“Recently, Facebook’s decision not to take any action on posts that incite violence has ignored other options to keep our community safe,” seven engineers responsible for maintaining the React code base that supports the Facebook app’s operation said in a joint statement on Twitter. We ask facebook leadership to take immediate action (#TakeAction). “
Ryan Freitas, according to Twitter, is the product design director for NewsFeed. He wrote: “Mark did something wrong. I will do my best to change his mind. Mr Freitas also said he had mobilized “more than 50 like-minded people” to lobby for internal change.
“I would say that the distortions are very uncomfortable at the moment,” one employee told reporters by email. If we don’t stand this test, history won’t treat us well. “
Words have been unable to express the grievances and disappointments of Facebook employees. So far, at least three employees have chosen to resign in protest.
Timothy Awani interview
Timothy Arwani: Full of lies
On Monday, Timothy Aveni, a 22-year-old former Facebook employee, announced his resignation on his Facebook page.
Mr. Awani said in an interview that Mr. Mark’s inaction was proof that the 36-year-old billionaire had abandoned one of his key principles: banning the spread of violence on Facebook. “Mark always tells us over and over again that the platform has zero tolerance for violent content, even if it comes from the president of the United States. “
But, “he proved to us on Friday that it was all lies,” Arwani wrote on Facebook.
In testimony to Congress last October, Zuckerberg promised that he would not tolerate any calls for violence. “Anyone, including a politician, who publishes anything that could lead to or call for violence or may cause bodily harm … is not the result of any thing,” he said. We’ll delete it as soon as we find it. “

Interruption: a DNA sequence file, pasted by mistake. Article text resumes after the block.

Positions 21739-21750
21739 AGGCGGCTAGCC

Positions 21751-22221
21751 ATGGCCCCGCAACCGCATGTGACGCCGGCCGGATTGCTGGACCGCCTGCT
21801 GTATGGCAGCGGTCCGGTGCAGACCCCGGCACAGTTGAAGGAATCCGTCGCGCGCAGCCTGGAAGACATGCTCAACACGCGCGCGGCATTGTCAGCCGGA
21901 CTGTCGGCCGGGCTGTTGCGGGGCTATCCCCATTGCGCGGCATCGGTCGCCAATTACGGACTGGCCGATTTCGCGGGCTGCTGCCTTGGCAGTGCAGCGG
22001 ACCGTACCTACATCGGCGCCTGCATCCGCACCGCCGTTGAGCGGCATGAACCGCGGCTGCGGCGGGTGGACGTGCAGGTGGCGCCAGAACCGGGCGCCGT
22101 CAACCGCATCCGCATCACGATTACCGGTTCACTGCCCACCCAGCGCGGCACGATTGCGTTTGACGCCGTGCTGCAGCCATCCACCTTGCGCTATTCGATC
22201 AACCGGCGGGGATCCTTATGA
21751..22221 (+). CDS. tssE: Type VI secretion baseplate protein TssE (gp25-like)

Mr. Awani said Mr. Trump’s posts – “if you dare to rob, dare to shoot” – were suspected of inciting violence. “I don’t think (Zuckerberg’s) decision to delete a post is groundless,” he said in an interview. He must have made the decision himself and then tried to find a reason for it, which was not difficult for him. But this is not the right way to deal with it. “
During college, Awani took a two-time internship with Facebook. After graduation, he went straight to Facebook to work as a full-time software engineer.
At first, he was passionate about his work on Facebook. “I think Facebook is a real positive force for the world in many ways,” he said. Facebook connects with all of humanity in amazing ways, and every day we’re witnessing the truly positive impact Facebook has on people around the world. “
His entry into Facebook in 2019 comes as the company faces a series of crisis of confidence. Avani said he could understand the situation: “Facebook is not perfect. Maybe I shouldn’t be here, but I’m willing to accept criticism. However, I really believe that Facebook has a really positive impact on the world, and I want to be a part of it. “
But gradually, Mr. Awani found that Facebook had a lot of problems with fact-checking. From time to time, He says, Mr. Zuckerberg has bowed to pressure from conservatives to abandon his principles. Last week, Facebook and Zuckerberg’s inaction on Mr. Trump’s posts was the last straw that prompted Mr. Awani to leave Facebook.
He said resigning was an “extreme choice.”
“I think it’s the right thing for most people, including a lot of my colleagues, to stay in the company and try to do the right thing. And I just feel like I’m too tired to hold on. “
It is clear, however, that it is not just Mr Awani who has made the extreme choice.
Also last Monday, another former Facebook employee, Owen Anderson, announced his resignation on Twitter. “I am pleased to announce that after today, I am no longer a Facebook employee… I’m glad I’ll never have to support values and policies that I don’t agree with again. “
Anonymous Resignation Employee: Deeply ashamed to work here
On Friday, it was reported that a third former Facebook employee had chosen to resign in protest at the company’s decision on The Trump post. Unlike the first two white employees who resigned, the former employee, who did not want to be named, said he was not African-American but belonged to a group of people of color. He announced his resignation in the WhatsApp insider group.